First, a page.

Although it is possible for one cause to lead to one effect, academic subjects are
rarely this simple. One cause can lead to more than one effect, for example heavy rain can
cause landslides and flooding. Also, more than one cause can lead to one or more effects,
for example, eating too much pizza and drinking too much coke for lunch can cause you to
get fat and be late for class!
(These cause-effect phrases are all followed by noun phrases; i.e. 'the heavy rain'.)
There was flooding because heavy rain fell all night.
('Because' is followed by a verb phrase, 'heavy rain fell all night'.)
Grammar Note: don't use 'Because' as the first word in a sentence:
it's bad style.
There are a number of alternatives. You can use:
- 'Due to...'; e.g. 'Due to the heavy rain there was flooding.'
- 'Owing to ...'; e.g. 'Owing to the heavy rain there was flooding.'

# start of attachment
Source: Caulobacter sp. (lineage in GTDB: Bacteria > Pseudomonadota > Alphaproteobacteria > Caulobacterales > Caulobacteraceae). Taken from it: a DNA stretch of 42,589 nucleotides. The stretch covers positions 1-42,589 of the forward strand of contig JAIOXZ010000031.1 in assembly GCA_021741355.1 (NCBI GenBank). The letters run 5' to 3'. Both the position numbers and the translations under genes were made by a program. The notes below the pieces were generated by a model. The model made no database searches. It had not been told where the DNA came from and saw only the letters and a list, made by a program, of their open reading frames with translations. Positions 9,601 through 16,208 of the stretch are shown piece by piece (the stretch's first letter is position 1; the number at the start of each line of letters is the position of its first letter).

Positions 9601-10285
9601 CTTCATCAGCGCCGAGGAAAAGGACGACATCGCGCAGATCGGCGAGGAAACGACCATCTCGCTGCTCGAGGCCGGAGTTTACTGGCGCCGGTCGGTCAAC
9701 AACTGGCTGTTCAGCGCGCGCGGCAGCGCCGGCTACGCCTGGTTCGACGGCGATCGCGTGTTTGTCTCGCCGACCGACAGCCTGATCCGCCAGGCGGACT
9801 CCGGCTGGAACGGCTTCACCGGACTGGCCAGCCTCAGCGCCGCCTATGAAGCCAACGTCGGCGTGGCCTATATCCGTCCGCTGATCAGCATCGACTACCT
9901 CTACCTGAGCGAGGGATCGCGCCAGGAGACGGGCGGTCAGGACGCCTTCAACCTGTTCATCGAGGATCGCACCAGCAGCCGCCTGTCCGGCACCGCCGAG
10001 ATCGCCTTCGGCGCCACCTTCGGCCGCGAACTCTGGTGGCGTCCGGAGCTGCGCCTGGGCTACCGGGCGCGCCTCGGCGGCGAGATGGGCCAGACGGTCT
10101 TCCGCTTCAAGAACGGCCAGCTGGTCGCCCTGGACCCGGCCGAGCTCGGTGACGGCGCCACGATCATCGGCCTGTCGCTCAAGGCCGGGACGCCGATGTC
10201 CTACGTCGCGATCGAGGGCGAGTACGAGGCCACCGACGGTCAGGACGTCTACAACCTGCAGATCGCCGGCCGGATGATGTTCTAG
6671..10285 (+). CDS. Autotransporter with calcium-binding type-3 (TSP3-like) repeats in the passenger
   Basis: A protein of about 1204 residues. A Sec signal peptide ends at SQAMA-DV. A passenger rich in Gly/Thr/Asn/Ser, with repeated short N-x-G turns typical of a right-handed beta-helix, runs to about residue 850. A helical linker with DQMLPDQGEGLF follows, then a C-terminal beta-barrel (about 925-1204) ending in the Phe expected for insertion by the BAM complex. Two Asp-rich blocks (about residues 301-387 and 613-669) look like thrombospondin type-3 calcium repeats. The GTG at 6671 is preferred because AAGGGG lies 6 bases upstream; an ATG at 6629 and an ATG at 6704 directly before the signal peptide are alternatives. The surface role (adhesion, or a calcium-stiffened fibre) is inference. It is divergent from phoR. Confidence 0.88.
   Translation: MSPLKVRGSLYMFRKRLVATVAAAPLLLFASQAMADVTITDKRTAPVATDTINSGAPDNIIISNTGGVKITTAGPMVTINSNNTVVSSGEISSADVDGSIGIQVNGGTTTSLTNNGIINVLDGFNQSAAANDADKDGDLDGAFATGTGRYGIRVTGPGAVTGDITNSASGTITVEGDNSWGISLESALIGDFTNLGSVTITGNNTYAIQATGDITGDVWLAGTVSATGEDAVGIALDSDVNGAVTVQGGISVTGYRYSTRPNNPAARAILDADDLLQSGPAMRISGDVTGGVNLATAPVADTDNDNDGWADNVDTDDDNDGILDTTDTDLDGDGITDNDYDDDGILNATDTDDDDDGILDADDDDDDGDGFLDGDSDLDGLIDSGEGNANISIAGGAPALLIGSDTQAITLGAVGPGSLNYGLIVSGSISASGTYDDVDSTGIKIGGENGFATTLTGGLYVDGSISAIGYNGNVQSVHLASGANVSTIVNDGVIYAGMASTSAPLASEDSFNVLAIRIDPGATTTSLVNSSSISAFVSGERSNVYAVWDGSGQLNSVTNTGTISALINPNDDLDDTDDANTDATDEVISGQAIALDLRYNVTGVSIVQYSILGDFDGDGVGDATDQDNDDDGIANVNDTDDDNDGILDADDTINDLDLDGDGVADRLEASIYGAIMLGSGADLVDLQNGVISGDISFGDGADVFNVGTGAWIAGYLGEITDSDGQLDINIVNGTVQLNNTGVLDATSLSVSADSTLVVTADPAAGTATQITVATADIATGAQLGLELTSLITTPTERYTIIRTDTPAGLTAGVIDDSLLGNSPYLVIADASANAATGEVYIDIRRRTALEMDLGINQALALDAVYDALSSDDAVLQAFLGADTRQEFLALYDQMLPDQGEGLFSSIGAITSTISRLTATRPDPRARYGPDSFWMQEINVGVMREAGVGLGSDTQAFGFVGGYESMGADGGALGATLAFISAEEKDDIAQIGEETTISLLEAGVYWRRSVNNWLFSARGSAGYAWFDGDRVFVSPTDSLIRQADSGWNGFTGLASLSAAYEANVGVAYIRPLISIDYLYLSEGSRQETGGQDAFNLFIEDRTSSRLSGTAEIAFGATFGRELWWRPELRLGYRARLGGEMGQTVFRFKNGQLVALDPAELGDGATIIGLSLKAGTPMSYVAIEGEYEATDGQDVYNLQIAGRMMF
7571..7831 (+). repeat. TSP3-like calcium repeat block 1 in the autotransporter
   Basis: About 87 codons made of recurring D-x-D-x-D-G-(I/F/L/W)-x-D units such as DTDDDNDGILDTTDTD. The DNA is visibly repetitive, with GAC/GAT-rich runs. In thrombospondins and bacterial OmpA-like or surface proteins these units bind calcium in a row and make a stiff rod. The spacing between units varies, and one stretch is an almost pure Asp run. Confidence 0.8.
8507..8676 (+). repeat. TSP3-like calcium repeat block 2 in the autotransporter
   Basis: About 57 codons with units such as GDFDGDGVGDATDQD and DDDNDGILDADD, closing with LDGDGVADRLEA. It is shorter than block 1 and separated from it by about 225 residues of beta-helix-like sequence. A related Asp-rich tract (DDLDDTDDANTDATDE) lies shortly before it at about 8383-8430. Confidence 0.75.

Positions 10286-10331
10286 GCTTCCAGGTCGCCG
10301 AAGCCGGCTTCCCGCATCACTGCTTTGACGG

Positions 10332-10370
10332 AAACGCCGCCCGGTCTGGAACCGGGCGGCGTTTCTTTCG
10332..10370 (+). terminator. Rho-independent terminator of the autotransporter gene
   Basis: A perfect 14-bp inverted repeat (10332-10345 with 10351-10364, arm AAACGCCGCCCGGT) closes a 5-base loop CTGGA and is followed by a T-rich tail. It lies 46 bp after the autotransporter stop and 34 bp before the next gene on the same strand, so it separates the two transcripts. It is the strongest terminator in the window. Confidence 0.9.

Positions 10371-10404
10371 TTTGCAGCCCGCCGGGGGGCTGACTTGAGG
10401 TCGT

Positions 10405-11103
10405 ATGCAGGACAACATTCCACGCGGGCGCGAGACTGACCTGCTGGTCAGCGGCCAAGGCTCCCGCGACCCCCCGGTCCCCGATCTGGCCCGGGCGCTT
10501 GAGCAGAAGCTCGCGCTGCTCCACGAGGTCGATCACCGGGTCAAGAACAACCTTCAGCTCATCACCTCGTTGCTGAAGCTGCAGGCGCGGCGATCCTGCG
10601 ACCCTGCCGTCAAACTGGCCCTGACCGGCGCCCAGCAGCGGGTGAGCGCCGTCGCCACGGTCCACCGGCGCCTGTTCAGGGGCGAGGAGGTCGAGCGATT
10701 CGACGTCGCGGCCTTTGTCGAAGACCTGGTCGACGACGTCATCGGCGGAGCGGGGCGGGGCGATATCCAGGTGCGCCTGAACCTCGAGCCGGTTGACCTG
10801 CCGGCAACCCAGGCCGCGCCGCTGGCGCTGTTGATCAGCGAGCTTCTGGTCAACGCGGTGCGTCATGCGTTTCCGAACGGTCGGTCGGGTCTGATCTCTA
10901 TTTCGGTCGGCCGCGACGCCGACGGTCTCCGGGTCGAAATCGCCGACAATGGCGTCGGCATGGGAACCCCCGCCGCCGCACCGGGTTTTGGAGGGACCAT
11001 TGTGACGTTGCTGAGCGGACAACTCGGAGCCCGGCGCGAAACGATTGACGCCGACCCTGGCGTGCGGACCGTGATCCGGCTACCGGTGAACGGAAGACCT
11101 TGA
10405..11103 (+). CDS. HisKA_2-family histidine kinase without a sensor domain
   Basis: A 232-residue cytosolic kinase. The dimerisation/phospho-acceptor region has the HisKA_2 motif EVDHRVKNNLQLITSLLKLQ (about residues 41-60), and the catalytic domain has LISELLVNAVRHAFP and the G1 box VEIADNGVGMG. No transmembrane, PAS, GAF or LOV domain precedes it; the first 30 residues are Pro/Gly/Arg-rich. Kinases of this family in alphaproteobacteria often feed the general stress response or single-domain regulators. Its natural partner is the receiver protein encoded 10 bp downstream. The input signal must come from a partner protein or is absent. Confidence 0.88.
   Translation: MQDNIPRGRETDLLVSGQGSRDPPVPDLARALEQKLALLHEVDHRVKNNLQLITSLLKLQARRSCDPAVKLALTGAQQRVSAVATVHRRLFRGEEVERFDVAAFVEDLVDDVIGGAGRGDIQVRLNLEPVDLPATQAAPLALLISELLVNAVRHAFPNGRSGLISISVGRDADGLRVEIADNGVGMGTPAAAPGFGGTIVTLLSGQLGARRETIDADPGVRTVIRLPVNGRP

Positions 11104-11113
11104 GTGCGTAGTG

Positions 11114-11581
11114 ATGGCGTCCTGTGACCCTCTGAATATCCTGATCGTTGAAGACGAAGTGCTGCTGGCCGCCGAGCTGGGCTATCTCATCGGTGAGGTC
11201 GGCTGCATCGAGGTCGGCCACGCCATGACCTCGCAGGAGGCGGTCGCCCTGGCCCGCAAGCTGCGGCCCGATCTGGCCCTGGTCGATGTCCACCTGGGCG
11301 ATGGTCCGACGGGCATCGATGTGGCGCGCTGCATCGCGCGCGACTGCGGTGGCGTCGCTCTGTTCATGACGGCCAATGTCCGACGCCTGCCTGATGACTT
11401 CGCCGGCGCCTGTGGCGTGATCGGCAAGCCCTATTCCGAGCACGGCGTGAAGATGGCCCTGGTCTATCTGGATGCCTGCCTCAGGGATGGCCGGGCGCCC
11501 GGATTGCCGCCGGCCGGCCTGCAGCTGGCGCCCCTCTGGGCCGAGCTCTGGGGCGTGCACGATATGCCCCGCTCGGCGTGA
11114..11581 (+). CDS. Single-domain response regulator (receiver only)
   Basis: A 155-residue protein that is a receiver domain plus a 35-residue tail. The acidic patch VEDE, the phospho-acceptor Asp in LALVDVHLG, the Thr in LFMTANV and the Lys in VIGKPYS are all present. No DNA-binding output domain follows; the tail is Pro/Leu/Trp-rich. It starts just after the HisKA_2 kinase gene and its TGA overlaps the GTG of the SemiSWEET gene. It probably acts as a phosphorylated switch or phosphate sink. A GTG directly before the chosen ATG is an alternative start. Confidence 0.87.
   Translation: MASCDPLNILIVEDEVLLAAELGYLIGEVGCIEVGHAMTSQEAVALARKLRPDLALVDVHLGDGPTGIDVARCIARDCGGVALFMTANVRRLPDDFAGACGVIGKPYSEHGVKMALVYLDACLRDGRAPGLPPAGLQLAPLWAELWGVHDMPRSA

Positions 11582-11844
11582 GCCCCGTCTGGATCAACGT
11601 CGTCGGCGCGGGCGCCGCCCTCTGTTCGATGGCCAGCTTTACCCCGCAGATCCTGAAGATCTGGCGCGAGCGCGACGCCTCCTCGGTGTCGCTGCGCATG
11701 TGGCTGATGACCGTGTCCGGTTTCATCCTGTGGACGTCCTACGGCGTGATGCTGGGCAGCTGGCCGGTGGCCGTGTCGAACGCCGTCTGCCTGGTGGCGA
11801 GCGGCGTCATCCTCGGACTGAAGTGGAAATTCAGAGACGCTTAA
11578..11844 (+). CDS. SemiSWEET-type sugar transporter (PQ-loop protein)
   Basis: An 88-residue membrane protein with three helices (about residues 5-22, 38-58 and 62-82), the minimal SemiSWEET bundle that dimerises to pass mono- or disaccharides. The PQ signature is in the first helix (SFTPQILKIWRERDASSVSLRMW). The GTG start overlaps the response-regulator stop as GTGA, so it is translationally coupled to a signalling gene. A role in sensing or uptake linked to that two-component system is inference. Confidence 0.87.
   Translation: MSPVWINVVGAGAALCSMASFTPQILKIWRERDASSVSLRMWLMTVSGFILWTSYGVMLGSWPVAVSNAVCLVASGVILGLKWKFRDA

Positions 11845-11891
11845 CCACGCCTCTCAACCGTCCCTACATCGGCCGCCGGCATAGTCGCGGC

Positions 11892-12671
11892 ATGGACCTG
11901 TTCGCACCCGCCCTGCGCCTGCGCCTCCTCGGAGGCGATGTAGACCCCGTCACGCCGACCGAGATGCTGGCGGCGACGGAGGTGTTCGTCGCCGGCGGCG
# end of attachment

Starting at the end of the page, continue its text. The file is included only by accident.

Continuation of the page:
- 'As...'; e.g. 'As there was heavy rain, there was flooding.'
Grammar Note: use 'will' with adverbs that show a high probability,
such as 'undoubtedly', 'definitely' and 'probably'. For other adverbs, which show a
smaller possibility, use 'may', 'could' or 'might'; e.g. The rain could, perhaps, cause
flooding.' or 'The rain may possibly cause flooding'.
Also, the position of the adverb is usually just in front of the verb for adverbs of
possibility and probability. This is because the adverb gives more information about the
verb. This is different from adverbs like 'Unfortunately', which give information about
the whole sentence; e.g. 'Unfortunately, the heavy rain caused flooding.'
Don't write 'are lacking of ...' as a cause or effect. Use 'there is a lack of ...'
OR 'they are lacking in ...' For more information on how to use 'lack (of)' correctly, see 'Lack' or 'Lack of'? - an explanation and an